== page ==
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Reflexology and Asthma

Updated: Tuesday, Jun 30,2009, 10:36:24 AM
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The frequency and severity of asthma symptoms varies markedly from one person to another. A typical attack, which often occurs at night, begins with coughing, wheezing, and shortness of breath, but in some individuals a dry cough may be the only symptom. Even without treatment, attacks usually subside after a few hours, with a change to a moist cough that brings up large amounts of mucus. Attacks may recur in hours or days, or may be absent for months or even years. Status asthmaticus, a prolonged attack that persists despite treatment with drugs, is a particularly severe and sometimes fatal form of the disease, and usually requires hospitalization. Some children with asthma stop having attacks when they reach adulthood. In 2002 it was discovered that the gene ADAM33, which is present in about 40 per cent of sufferers, plays a crucial role in making the airways of the lungs highly sensitive, thus increasing the risk of asthma.

Asthma is a respiratory disease in which spasm and constriction of the bronchial passages and swelling of their mucous lining cause obstruction of breathing, often due to allergy, particularly to dust, animal fur or feathers, moulds, and pollen. Many people with allergic asthma, also called atopic or extrinsic asthma, also suffer from hay fever. Asthma in adults is less likely to be caused by allergy, and more likely to be associated with respiratory infections and emotional upsets. Non-allergic asthma is called intrinsic asthma.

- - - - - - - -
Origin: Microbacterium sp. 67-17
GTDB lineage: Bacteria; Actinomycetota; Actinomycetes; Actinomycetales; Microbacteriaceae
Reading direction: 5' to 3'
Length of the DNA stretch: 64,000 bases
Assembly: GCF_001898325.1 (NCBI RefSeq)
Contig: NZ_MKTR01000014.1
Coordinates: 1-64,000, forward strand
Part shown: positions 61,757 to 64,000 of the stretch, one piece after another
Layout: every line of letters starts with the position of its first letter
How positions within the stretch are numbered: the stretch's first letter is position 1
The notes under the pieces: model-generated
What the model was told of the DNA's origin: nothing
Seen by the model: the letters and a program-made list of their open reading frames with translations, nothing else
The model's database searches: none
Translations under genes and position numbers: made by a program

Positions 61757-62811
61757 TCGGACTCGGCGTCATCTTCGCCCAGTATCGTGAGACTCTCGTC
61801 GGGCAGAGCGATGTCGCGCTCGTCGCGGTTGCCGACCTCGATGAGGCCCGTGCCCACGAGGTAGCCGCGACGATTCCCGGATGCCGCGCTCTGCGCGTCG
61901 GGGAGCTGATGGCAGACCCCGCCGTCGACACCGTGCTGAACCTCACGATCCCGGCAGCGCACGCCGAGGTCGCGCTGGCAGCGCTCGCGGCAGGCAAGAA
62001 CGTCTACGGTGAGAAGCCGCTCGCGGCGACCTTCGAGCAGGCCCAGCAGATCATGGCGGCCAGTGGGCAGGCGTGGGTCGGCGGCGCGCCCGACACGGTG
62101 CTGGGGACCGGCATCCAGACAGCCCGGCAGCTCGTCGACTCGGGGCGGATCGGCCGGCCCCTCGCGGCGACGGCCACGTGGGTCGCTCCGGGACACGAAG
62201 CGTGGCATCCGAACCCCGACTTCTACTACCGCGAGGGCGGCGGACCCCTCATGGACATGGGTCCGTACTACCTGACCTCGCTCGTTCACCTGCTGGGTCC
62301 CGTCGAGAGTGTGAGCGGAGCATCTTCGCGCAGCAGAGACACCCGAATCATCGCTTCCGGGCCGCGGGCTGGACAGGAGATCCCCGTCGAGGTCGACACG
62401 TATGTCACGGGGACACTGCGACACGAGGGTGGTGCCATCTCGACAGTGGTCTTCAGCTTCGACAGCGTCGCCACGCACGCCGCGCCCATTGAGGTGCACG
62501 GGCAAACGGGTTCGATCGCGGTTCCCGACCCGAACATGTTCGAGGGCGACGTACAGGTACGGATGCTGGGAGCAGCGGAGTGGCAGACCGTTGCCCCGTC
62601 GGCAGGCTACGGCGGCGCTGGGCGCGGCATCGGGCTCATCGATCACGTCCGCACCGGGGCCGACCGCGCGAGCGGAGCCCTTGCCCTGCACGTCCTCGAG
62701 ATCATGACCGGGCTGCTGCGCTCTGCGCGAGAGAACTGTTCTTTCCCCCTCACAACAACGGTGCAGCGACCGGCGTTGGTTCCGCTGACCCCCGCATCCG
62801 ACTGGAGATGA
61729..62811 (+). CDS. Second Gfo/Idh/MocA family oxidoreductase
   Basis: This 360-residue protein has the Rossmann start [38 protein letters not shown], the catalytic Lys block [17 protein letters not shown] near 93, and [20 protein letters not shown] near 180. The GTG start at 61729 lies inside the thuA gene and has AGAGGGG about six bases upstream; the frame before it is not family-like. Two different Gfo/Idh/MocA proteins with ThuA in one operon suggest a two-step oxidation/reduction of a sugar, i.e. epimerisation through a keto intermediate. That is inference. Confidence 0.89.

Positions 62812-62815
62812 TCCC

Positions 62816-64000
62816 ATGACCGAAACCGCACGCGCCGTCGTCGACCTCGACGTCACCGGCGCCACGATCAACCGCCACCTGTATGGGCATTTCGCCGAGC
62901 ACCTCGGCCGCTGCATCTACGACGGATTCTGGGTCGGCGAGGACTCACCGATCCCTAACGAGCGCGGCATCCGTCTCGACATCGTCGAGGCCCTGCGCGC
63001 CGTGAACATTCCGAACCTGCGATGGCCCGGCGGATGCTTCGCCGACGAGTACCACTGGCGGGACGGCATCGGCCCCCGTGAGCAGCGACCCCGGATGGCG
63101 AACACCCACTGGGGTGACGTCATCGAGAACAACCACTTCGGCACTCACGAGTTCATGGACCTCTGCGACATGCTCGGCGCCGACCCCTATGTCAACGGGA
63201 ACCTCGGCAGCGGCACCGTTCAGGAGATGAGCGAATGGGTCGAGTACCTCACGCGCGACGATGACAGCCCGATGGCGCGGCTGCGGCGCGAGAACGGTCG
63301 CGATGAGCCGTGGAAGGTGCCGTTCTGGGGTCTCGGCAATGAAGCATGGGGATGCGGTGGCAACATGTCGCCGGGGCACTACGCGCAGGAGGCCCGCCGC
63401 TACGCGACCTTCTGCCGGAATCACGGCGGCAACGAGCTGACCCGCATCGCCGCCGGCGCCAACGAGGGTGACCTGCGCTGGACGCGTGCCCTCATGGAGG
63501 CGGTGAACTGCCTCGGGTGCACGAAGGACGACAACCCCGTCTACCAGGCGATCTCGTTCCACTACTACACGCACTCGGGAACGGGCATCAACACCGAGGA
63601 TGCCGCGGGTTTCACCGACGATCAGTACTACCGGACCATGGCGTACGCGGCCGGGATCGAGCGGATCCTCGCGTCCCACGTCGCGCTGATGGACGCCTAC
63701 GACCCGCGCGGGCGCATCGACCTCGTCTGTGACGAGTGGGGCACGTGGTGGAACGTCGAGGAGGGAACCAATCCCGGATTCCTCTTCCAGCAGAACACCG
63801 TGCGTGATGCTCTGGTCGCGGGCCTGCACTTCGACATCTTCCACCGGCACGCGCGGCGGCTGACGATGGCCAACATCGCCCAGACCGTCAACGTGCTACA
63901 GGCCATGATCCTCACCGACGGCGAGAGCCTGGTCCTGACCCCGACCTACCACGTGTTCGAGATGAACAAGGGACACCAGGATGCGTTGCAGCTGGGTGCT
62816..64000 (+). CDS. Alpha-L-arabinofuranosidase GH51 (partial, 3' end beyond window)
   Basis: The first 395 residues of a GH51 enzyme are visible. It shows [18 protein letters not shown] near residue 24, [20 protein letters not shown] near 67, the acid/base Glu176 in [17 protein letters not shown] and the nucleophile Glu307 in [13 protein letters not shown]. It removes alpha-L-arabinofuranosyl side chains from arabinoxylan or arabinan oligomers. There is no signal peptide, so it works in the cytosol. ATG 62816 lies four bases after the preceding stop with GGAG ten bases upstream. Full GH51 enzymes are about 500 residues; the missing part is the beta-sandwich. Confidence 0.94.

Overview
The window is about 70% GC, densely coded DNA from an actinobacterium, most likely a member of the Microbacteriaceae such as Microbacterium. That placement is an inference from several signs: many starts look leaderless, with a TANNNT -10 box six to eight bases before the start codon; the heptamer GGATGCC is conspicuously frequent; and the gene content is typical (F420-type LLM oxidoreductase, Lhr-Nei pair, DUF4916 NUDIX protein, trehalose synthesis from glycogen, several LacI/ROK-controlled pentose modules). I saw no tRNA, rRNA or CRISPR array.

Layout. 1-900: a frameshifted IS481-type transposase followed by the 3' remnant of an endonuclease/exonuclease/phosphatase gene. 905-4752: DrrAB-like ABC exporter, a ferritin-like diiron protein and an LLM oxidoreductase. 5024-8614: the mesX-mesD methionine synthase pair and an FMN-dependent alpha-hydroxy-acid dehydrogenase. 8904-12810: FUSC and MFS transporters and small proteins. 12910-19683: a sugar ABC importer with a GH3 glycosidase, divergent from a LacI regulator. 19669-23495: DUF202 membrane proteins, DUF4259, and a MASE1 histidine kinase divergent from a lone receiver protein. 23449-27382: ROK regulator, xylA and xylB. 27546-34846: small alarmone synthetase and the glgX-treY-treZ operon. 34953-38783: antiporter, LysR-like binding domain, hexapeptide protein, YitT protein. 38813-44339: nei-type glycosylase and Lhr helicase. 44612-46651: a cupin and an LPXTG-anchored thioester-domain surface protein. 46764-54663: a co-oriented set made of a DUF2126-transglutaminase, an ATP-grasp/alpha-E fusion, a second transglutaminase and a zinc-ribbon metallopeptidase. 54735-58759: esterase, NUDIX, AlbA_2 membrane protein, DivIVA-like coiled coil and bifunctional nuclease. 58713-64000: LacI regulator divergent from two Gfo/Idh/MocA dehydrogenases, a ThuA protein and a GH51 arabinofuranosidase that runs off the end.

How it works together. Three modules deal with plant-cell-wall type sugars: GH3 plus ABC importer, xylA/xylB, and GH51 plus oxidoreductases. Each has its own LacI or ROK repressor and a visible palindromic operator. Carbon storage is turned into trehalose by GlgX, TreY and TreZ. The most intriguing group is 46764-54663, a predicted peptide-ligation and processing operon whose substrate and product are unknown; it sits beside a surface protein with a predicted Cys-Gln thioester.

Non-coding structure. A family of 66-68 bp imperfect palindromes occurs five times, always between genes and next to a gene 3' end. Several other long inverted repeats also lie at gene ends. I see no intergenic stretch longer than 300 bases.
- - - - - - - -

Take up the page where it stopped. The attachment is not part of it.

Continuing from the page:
Asthma attacks can be treated or prevented by a variety of drugs. Inhalation of bronchodilator drugs, such as albuterol or terbutaline, is the usual treatment, and can bring relief within minutes. Severe attacks that do not respond to these drugs may require treatment with corticosteroids. Drugs that can prevent asthma symptoms include theophylline, which is usually taken in tablets, and cromolyn sodium, which is inhaled.

A reflexology treatment can aid the breathing process generally by stimulating all organs in the respiratory system. The deep relaxation effect of reflexology is also important in relation to asthma as this can help reduce anxiety, which often impairs effective intake of oxygen.

A qualified holistic practitioner looks at the whole person, not specifically the disease.  A Reflexologist can aid asthma, by enabling the person to breathe more easily and freely, and preventing tension in the diaphragm area.  Most asthmatics have problems because of excess mucus, which could become a breeding ground bacteria. Asthmatics and people with breathing problems need to be aware of the foods that can aggravate the problem.  Excessive consumption of dairy products such as milk, cheese, butter and chocolate all increase mucus levels.  Smoking and drinking alcohol, particularly at night, irritates the mucus membrane lining of the epiglottis, making the tissues swell at the laryngeal entrance, which may impair the airflow to and from the lungs, again diminishing the amount of oxygen taken in.

Expert have found Reflexology particularly useful in easing attacks of wheazing associated with stressful situations. Working on the solar plexus and the lung reflexes has proved to be particularly helpful for my son when he has had a mild attack and his inhaler hasn't been available. Obviously it is important to be aware of the limitations of using Reflexology in an emergency situation. However, a course of regular treatment may well lead to a reduction in symptoms.

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